All Things Considered on KCCU

Mon-Fri at 4:00 PM
Robert Siegel, Melissa Block, Audie Cornish
Clinton Wieden

On May 3, 1971, at 5 p.m., All Things Considered debuted on 90 public radio stations.

In the 40 years since, almost everything about the program has changed, from the hosts, producers, editors and reporters to the length of the program, the equipment used and even the audience.

However there is one thing that remains the same: each show consists of the biggest stories of the day, thoughtful commentaries, insightful features on the quirky and the mainstream in arts and life, music and entertainment, all brought alive through sound.

All Things Considered is the most listened-to, afternoon drive-time, news radio program in the country. Every weekday the two-hour show is hosted by Robert Siegel, Melissa Block, and Audie Cornish. In 1977, ATC expanded to seven days a week with a one-hour show on Saturdays and Sundays.

Credit NPR/Doby Photography

Local Host(s): 
Clinton Wieden
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Composer ID: 
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The Two-Way
4:20 pm
Mon November 5, 2012

EPA Cites Hyundai, Kia For Inflating Gas Mileage On 900,000 Cars

The Environmental Protection Agency found Hyundai and its sister company, Kia, overstated the fuel economy ratings on about 900,000 cars.
Nam Y. Huh AP

Originally published on Mon November 5, 2012 5:16 pm

If you bought a Hyundai or Kia over the past three years, you could soon be getting some money back from the two automakers.

The Environmental Protection Agency says the South Korean carmakers, owned by the same parent company, overstated the gas mileage on 900,000 vehicles over the past three years. The EPA discovered the bloated figures during an audit of gas mileage tests undertaken by the companies. The agency said last week it was investigating how the carmakers arrived at the numbers.

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Movies
3:43 pm
Mon November 5, 2012

Lincoln's Screen Legacy, Decidedly Larger Than Life

Lincoln's life has been adapted for the screen so often that there's room for the artistic liberties of films like Abraham Lincoln: Vampire Hunter.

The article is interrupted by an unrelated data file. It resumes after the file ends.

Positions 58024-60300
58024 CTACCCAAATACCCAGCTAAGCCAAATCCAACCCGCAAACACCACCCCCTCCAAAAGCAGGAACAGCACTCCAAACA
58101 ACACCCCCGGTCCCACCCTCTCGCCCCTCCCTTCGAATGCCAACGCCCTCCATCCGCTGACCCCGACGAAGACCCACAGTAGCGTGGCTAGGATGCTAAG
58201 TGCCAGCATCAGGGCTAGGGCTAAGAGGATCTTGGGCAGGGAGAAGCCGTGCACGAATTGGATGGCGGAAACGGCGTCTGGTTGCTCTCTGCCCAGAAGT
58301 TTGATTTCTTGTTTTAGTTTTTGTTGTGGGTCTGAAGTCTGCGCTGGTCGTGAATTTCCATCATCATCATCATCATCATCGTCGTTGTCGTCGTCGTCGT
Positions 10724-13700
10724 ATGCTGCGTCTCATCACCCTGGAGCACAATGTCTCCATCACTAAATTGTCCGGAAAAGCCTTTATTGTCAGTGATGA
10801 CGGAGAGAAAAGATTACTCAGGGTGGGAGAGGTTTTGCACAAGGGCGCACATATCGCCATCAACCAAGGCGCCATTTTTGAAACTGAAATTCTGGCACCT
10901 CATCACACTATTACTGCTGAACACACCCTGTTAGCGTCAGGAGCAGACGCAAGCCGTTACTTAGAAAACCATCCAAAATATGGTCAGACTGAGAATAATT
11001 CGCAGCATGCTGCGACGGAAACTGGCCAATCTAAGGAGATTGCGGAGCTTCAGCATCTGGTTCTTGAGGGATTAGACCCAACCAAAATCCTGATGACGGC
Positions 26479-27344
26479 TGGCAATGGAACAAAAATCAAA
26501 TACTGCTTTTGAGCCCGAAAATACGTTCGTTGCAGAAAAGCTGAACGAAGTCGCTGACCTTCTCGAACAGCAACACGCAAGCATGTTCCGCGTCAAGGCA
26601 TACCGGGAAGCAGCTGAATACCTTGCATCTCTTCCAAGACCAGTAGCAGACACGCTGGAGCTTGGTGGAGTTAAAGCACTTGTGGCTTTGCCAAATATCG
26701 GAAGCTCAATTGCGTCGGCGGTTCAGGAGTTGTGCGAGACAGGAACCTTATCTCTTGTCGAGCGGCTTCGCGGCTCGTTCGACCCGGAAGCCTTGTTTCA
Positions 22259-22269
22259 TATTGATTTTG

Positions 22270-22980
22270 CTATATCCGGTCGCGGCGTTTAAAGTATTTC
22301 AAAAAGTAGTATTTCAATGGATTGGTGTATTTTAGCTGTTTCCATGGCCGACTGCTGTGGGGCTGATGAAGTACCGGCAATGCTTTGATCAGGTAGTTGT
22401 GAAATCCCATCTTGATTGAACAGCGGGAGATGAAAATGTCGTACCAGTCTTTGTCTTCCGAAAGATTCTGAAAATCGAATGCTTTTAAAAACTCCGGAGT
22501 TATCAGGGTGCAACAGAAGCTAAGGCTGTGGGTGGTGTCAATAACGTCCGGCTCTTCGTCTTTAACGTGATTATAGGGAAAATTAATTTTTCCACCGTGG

Twentieth Century Fox

Originally published on Mon November 5, 2012 4:49 pm

He's a statue in many a monument, a profile on the penny, a face on the $5 bill, and an animatronic robot at Disneyland. He's even carved into a mountain in South Dakota. So, of course, Abe Lincoln has been a character in the movies — more than 300 of them, in fact.

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Middle East
3:40 pm
Mon November 5, 2012

In Syria's Biggest City, A Deadly Stalemate

A rebel fighter raises his weapon after firing a missile Sunday toward Syrian government troops in the northern city of Aleppo. Syria's largest city has been the scene of heavy fighting for the past three months. Both sides control part of the city, and the fight has been a stalemate recently.
Narciso Contreras AP

Originally published on Mon November 5, 2012 7:16 pm

Before the Syrian uprising, Aleppo was many things: Syria's largest city, its economic hub and cultural capital, one of the oldest, continuously occupied cities in the world.

Now, Aleppo has a more ominous distinction: a city that's seen some of the worst destruction, not only in Syria, but of any battleground in many years.

It's been more than three months since rebels in Syria launched an offensive to take Aleppo. In the early days of the offensive, the rebels were able to take about half the city.

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Three-Minute Fiction
5:10 pm
Sun November 4, 2012

Three-Minute Fiction: The Round 9 Winner Is...

iStockphoto.com

Originally published on Sun November 4, 2012 5:13 pm

We made it. After six weeks and nearly 4,000 stories, we've reached the end of Round 9 of our Three-Minute Fiction contest, where we ask listeners to come up with an original short story that can be read in about three minutes.

Graduate students from around the country helped read all the submissions. The winning story was chosen by this round's judge, novelist Brad Meltzer. Meltzer wrote the best-selling books The Inner Circle and The Book of Lies. His new book, due out in January, is called The Fifth Assassin.

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Music Interviews
3:13 pm
Sun November 4, 2012

It's Gibberish, But Italian Pop Song Still Means Something

Cover art from the "Prisencolinensinainciusol" single, released in 1972. The song by Italian pop star Adriano Celentano became a hit in spite of its gibberish lyrics.
Album cover

Originally published on Tue November 6, 2012 9:49 am

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